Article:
These findings are important considering the current shift from using these noninvasive measures as primary and secondary endpoints in PAH clinical trials to evaluating mortality and clinical worsening in clinical trials. A related review has also concluded that 6MWD and FC are clinically meaningful trial endpoints associated with outcomes in patients with PAH and CTEPH [16]. While mortality and clinical worsening are robust and valuable long-term endpoints in clinical trials, 6MWD, FC, and BNP/NT-proBNP remain informative prognostic indicators that can be used in the clinic to assess and reduce risk of death or costly events for patients with PAH [15]. Whereas multiple definitions are used for clinical worsening across trials, 6MWD, FC, and BNP/NT-proBNP are universally defined and recognized, enabling comparisons of treatment efficacy across trials using these endpoints. 6MWD and FC are already being included in the composite endpoint of clinical worsening in many trials and in risk calculators such as REVEAL 2.0 [13]. BNP/NT-proBNP is also included in risk calculators [13] and is a prominent biomarker used in clinical management [56, 57] as well as part of the multiparametric risk assessment approach outlined in guidelines [58]. These noninvasive endpoints are simpler and more inexpensive to assess relative to event-based endpoints [14]. For instance, morbidity and mortality event trials require a large number of subjects in order to demonstrate effects even as early as 1 year [59, 60]. Looking to the future, consideration should be given to including 6MWD, FC, and BNP/NT-proBNP in the assessment of time to clinical improvement, a new endpoint proposed at the recent 6th World Symposium on Pulmonary Hypertension [61].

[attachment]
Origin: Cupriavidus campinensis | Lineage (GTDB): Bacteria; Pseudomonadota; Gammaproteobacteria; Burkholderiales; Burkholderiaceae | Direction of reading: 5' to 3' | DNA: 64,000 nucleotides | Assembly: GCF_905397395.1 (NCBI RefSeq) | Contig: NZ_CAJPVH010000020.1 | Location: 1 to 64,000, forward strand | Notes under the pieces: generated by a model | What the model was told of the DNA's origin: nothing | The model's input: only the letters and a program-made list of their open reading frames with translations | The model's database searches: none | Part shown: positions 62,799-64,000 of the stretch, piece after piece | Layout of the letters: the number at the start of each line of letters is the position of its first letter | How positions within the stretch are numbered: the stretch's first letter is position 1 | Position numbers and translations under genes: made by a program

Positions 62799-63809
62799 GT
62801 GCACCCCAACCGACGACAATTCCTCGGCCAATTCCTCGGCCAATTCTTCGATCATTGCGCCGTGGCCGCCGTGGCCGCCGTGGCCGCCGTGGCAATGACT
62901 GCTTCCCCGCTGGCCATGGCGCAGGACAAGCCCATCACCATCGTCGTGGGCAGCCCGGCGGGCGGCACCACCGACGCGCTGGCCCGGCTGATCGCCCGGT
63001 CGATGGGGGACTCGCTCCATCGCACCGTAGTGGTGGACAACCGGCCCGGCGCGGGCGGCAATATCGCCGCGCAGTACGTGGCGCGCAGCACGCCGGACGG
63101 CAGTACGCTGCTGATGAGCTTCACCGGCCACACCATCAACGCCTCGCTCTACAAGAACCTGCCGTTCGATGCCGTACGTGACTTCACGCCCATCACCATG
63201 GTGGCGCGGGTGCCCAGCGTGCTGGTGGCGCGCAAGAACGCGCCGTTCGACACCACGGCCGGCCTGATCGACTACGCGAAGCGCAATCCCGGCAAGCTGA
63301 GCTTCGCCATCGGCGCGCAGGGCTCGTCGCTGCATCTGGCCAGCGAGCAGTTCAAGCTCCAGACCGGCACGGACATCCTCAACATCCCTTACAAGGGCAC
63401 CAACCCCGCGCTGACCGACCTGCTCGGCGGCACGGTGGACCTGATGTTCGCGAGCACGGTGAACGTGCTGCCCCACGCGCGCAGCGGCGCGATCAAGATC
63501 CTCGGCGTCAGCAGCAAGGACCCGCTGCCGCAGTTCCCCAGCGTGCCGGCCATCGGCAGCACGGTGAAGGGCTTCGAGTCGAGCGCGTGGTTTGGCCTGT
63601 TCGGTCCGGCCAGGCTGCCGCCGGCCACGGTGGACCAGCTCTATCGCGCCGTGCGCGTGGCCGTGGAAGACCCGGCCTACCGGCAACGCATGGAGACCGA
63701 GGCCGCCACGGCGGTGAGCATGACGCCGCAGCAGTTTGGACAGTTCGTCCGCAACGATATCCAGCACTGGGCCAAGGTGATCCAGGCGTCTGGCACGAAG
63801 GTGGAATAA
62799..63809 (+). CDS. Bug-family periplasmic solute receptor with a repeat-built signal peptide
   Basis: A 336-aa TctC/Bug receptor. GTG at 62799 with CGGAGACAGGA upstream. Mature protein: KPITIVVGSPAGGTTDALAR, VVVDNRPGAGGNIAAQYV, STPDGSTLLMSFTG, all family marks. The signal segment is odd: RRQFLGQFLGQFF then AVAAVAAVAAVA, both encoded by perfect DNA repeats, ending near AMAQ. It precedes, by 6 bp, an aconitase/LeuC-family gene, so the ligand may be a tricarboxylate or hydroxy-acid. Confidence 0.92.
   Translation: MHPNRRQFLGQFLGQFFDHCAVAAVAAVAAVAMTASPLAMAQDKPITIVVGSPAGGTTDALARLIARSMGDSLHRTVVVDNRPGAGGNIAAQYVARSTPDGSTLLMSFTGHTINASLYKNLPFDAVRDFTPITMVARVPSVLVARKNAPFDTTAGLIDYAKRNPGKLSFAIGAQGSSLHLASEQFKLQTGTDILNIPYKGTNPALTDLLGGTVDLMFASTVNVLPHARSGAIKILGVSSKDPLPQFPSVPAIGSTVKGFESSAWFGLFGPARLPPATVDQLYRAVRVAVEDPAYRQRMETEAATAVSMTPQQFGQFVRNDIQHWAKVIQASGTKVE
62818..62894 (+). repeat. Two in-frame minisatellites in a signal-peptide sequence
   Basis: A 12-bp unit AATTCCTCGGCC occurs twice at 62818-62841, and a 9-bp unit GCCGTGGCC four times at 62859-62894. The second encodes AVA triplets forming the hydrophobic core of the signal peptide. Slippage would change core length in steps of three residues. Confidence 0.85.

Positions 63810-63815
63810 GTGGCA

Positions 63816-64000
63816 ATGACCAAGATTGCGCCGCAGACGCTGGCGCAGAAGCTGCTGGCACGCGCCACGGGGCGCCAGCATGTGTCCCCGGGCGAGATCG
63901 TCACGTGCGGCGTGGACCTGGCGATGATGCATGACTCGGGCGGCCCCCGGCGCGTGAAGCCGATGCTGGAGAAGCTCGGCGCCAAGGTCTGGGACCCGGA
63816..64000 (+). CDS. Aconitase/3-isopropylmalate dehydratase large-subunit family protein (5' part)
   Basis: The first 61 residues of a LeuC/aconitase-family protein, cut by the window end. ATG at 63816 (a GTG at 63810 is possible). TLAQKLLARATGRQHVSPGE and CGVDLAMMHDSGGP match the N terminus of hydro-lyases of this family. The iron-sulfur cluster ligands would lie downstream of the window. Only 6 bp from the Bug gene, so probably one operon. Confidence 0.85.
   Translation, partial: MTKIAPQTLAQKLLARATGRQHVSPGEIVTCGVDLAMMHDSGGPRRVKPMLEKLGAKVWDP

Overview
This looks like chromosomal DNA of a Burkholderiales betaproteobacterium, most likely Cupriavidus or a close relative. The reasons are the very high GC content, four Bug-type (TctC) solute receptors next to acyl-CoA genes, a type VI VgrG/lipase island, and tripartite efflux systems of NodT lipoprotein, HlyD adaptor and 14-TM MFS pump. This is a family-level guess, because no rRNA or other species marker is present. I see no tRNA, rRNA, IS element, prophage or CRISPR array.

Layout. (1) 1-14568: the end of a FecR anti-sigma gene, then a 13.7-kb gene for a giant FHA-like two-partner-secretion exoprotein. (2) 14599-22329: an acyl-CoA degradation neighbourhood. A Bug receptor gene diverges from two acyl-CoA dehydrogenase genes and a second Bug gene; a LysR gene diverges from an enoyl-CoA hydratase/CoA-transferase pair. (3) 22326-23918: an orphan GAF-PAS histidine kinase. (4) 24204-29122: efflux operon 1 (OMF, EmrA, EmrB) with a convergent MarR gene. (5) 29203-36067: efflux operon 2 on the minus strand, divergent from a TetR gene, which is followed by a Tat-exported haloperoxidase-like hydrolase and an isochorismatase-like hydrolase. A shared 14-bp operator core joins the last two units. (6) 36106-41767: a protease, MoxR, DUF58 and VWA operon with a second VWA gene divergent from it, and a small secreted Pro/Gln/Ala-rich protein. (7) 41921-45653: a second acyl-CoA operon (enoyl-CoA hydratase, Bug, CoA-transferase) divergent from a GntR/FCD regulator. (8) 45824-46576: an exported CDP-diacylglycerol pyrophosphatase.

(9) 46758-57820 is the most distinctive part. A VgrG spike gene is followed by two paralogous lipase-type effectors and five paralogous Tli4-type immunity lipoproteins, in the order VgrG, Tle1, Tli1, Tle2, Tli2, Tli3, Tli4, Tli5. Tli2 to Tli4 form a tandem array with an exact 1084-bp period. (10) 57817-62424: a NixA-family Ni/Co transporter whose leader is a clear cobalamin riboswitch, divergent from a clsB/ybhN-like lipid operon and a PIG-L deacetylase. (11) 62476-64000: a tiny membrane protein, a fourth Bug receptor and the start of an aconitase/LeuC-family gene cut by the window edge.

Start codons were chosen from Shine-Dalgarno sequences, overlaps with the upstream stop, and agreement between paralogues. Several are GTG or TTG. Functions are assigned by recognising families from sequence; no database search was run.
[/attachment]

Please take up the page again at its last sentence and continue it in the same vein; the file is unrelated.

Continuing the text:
Conclusions from the present review should be considered with caution because no pooled analysis was performed to evaluate the observed relationships between the noninvasive endpoints and long-term outcomes for statistical significance. Previous meta-analyses and pooled analyses for 6MWD have found no correlation between 6MWD and mortality [21] and clinical events [22] or only modest validity for 6MWD as a surrogate endpoint [18]. Given that the majority of studies evaluating 6MWD included in this review were published after these studies were conducted (10 of 13 studies), an updated analysis is needed in order to confirm our observations. In addition, the paucity of literature evaluating health care resource utilization and costs in PAH limits the ability to draw conclusions on the predictive nature of noninvasive endpoints in terms of economic outcomes. However, given what is known about the relationships between noninvasive endpoints and events, such as hospitalization and lung transplant, the economic impact may be extrapolated using existing data on the costs of those events. Further, our review did not consider the predictive value of additional variables that are considered in risk assessments such as cardiopulmonary exercise testing, imaging (e.g., echocardiogram, cardiac magnetic resonance imaging), hemodynamics, and right heart catherization [13, 56]. While these variables are important, our review focused on the noninvasive endpoints most commonly used in clinical trials and risk assessments that are most efficient and inexpensive to assess.